The Difference Between a Condo and Apartment: Which is Better for You?

While they can feel similar on the outside, look the same on the inside and cost about the same in rent, there are differences.

To help you out, we’re breaking down what sets each apart to make it easier for you to decide which best fits your preferred lifestyle.

Ownership

Couple getting handed off the key to their apartment

The main difference between a condo and an apartment is ownership. This also impacts the management of the property. While condos are usually managed by a Homeowners’ Association (HOA), each individual unit has a separate owner. You have the option to purchase a condo, as you would a house. If you end up renting a condo, your property owner will differ from the unit next door.

The ownership of apartment buildings is completely different. Individual apartment units cannot be purchased separately. Instead, apartment buildings typically have one owner, most likely a corporation, with units leased to individual tenants.

Because of this difference in ownership, apartments are also often managed by a third-party company, and not the building owner. Leasing an apartment often means you work with a management company rather than the property owner.

Rules

keep of the grass sign

Ownership also impacts the rules governing a condo and an apartment. While the basic can and can’t dos are often the same, enforcement and management of the rules differ.

For instance, in an apartment, the property management company enforces rules, and those same rules apply to all the units. According to the Department of Housing and Urban Development, the most basic responsibilities include:

  • Following the rules and guidelines of your lease
  • Paying rent on time
  • Maintaining noise levels that won’t cause a disturbance
  • Keeping your apartment reasonably clean, especially around the entrances to the unit
  • Disposing of garbage and waste properly

There may be additional rules to follow, particularly if you live in a pet-friendly building, but assume basic regulations like these will be strictly enforced.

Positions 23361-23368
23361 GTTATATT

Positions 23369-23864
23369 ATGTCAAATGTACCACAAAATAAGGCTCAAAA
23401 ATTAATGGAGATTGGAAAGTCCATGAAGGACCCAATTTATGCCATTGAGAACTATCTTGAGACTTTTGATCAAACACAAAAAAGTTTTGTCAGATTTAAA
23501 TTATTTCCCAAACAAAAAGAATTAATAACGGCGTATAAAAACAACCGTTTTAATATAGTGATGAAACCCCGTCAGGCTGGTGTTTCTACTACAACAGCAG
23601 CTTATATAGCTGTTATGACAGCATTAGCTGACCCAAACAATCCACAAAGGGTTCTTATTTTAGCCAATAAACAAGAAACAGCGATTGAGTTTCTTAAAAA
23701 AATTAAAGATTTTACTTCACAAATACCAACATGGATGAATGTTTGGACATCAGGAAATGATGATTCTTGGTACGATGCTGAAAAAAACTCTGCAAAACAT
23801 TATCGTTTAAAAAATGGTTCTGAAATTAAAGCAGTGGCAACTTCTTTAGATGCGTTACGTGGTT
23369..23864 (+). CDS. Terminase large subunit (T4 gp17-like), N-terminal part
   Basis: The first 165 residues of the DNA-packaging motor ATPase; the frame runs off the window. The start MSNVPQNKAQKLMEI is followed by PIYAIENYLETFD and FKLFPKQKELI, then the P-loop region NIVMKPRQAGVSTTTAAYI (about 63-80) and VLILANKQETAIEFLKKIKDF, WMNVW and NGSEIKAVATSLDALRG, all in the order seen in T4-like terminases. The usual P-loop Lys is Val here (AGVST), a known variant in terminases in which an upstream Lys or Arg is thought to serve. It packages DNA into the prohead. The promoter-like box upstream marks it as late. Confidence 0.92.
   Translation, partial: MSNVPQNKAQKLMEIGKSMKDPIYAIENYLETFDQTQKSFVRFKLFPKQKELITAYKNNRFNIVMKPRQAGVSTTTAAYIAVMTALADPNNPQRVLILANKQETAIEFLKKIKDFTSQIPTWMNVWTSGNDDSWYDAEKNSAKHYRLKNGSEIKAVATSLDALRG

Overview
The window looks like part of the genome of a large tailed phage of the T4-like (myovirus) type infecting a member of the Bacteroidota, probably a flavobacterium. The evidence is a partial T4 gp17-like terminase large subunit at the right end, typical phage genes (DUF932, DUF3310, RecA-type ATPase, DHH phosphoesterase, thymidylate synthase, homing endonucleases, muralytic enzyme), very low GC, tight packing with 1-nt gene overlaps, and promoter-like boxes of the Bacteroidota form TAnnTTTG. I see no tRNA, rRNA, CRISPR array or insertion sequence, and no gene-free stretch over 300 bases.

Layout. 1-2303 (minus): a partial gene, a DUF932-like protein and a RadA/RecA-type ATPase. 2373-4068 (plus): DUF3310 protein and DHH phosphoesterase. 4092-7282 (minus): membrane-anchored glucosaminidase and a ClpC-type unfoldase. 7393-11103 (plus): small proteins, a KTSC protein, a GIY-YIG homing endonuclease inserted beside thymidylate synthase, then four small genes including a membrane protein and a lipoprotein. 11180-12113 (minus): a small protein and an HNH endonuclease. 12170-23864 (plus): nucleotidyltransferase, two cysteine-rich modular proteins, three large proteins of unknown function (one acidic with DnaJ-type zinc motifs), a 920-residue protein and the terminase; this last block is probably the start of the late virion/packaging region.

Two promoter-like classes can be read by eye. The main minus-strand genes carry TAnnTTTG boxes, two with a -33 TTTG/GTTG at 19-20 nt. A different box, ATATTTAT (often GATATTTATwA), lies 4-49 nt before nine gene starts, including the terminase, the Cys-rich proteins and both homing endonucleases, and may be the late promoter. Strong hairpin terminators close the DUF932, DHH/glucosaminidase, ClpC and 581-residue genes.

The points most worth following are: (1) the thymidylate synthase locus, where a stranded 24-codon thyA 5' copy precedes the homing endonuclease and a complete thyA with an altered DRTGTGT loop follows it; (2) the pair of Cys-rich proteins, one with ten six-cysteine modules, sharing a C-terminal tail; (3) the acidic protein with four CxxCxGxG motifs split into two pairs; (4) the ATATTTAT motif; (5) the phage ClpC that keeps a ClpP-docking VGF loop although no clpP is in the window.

Rules can be trickier with a condo. Aside from guidelines set by the HOA for common areas outside of the units, restrictions within condos may vary. Owners have the ability to set their own regulations and could have some unique requests. Make sure to ask about the “house rules” before signing a lease.

Many of the rules set by the HOA impact the owner directly and not necessarily the renter. They can include stipulations for paying fees, which help cover maintenance for common areas and the building exterior.

In some cases, HOAs have restrictions on the number of units designated as rentals. This is something to keep in mind when thinking about purchasing a condo with the intention of renting it.

Costs

paying bills

Rent for an apartment is almost always a fixed amount for the extent of the lease. Most increases, if they’re going to happen, occur when it’s time to renew, although with enough notice, it’s legal for your rent to go up mid-lease. Some apartments offer month-to-month or short-term leases, but the agreements are usually for a year.

Apartment rent often depends on the market rate and unit availability. It’s also a good rule of thumb to factor in a few extra costs when calculating what rent you can afford. Some apartments will require you to have renter’s insurance, which is a minimal, extra cost.

Utilities are also often not included in your rent. The cost-per-month for these will vary by season, but according to Joe Roberts from move.org, “people who rent apartments should plan to spend $100-$150 (sometimes more) per month for utilities.” Here are what the monthly averages across the US look like:

cost for utilities

Source: Move.org

If you’re renting a condo, your payments will also be a fixed amount for the rental period unless your agreement states otherwise. Property owners decide on the cost of renting a condo, which means it can differ between units.